Why would the 50th best player in the world be so confident? Because of a heart-to-heart talk with Harmon about getting more out of his athletic ability; a series of short-game lessons (that Harmon arranged) with Pete Cowen during the QBE Shark Shootout; and some putting advice from one of the best putters in the game, Brad Faxon at Old Palm GC.

“January 1st couldn’t get here quick enough,” Woodland said. “I’m ready to turn that corner. It’s been an emotional year, but a growing year both on and off the golf course.”

The “emotional” reference was to wife Gabby losing one of their twins in March, and becoming a father to son Jaxson in June.

“You have to put it in perspective,” Woodland said. “I’ve learned a lot. Unfortunately, I learned a lot the hard way. But after spending New Year’s at home with Gabby, we’re ready to turn the corner and get past the emotional stuff we had to deal with.”

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Kelly, Sauers co-lead in Hawaii; Monty, Couples in mix

By Associated PressJanuary 19, 2018, 3:52 am

KAILUA-KONA, Hawaii - Fresh off a solid performance on Oahu, Jerry Kelly shot an 8-under 64 on the Big Island on Thursday to share the first-round lead at the Mitsubishi Electric Championship, the season opener on the PGA Tour Champions.

The 51-year-old Kelly, who tied for 14th at the PGA Tour's Sony Open last week in Honolulu, birdied five of his final seven holes to shoot 30 on the back nine at Hualalai. He won twice last season, his first on the over-50 tour.

Gene Sauers also shot 64, going bogey-free amid calm conditions. Thirty-two of the 44 players broke par in the limited-field event, which includes winners from last season, past champions of the event, major champions and Hall of Famers.

Rocco Mediate and Colin Montgomerie were one shot back, and Fred Couples, Kevin Sutherland and Kirk Triplett were another shot behind.

Bernhard Langer, defending the first of his seven 2017 titles, was in the middle of the pack after a 69.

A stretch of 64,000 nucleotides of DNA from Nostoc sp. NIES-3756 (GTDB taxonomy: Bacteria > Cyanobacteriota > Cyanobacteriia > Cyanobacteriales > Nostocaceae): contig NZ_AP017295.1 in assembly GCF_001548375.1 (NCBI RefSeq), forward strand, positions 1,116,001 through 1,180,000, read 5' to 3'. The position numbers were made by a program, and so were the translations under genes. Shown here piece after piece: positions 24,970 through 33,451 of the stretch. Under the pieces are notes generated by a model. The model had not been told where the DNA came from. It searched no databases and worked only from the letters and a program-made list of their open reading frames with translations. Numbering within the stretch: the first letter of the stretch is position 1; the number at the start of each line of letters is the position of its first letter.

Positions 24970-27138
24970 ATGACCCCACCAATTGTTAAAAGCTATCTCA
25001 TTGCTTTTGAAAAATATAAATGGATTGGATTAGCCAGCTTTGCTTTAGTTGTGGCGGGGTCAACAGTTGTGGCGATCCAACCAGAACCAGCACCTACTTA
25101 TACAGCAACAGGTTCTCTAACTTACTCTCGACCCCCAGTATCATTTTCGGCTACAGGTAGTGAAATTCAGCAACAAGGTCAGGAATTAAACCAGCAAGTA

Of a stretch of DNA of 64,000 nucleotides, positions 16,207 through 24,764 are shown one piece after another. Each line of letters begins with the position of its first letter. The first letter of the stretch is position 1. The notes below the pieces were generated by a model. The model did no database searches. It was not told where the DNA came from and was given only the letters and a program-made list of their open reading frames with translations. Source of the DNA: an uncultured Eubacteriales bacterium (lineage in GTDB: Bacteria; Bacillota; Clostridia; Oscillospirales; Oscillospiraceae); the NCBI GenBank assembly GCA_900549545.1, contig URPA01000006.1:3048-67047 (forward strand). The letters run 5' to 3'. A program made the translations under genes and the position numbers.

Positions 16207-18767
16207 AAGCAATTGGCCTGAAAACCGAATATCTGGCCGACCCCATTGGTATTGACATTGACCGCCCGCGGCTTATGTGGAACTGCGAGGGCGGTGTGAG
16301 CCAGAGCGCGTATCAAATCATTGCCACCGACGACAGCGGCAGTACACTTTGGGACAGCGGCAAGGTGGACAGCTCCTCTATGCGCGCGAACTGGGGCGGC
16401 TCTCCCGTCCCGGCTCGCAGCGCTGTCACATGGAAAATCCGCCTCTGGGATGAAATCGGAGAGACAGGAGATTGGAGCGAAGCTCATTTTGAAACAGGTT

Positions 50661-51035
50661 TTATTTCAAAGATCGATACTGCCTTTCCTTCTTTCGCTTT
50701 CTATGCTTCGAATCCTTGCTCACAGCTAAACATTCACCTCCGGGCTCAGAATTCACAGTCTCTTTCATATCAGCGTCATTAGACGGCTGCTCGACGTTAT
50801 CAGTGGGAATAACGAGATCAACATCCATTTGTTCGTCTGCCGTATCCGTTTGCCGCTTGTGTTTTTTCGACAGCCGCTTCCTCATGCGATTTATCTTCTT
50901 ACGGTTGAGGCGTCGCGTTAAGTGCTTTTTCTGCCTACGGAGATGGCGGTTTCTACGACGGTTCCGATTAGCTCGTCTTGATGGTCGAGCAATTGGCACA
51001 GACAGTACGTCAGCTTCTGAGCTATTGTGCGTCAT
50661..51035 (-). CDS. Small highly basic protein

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Rahm (62) fires career low round

By Will GrayJanuary 19, 2018, 12:03 am

The scores were predictably low during the opening round of the CareerBuilder Challenge, where the top-ranked player in the field currently sits atop the standings. Here's how things look after the first day in Palm Springs as Jon Rahm is out to an early advantage:

Leaderboard: Jon Rahm (-10), Austin Cook (-9), Andrew Landry (-9), Jason Kokrak (-9), Brandon Harkins (-8), Martin Piller (-8), Aaron Wise (-8), Beau Hossler (-8)

What it means: Rahm is coming off a runner-up finish two weeks ago at Kapalua, and he picked up right where he left off with a 10-under 62 at La Quinta Country Club. It marked his lowest career round on the PGA Tour, and it gave him a one-shot lead heading to the Nicklaus Tournament Course. Cook is the only player within two shots of Rahm who has won already on Tour.

Round of the day: Rahm got off to a fast start, playing his first seven holes in 6 under, and he made it around La Quinta without dropping a shot. The 62 bettered his previous career low on Tour by two shots and it included an eagle on the par-5 fifth hole to go along with eight birdies.

Best of the rest: Cook was a winner earlier this season at the RSM Classic, and he's now in the mix for trophy No. 2 following a 9-under 63 on the Nicklaus Tournament Course. Like Rahm, he opened with a seven-hole stretch at 6 under and turned in a scorecard without a bogey. He'll now head to the more difficult Stadium Course for his second round.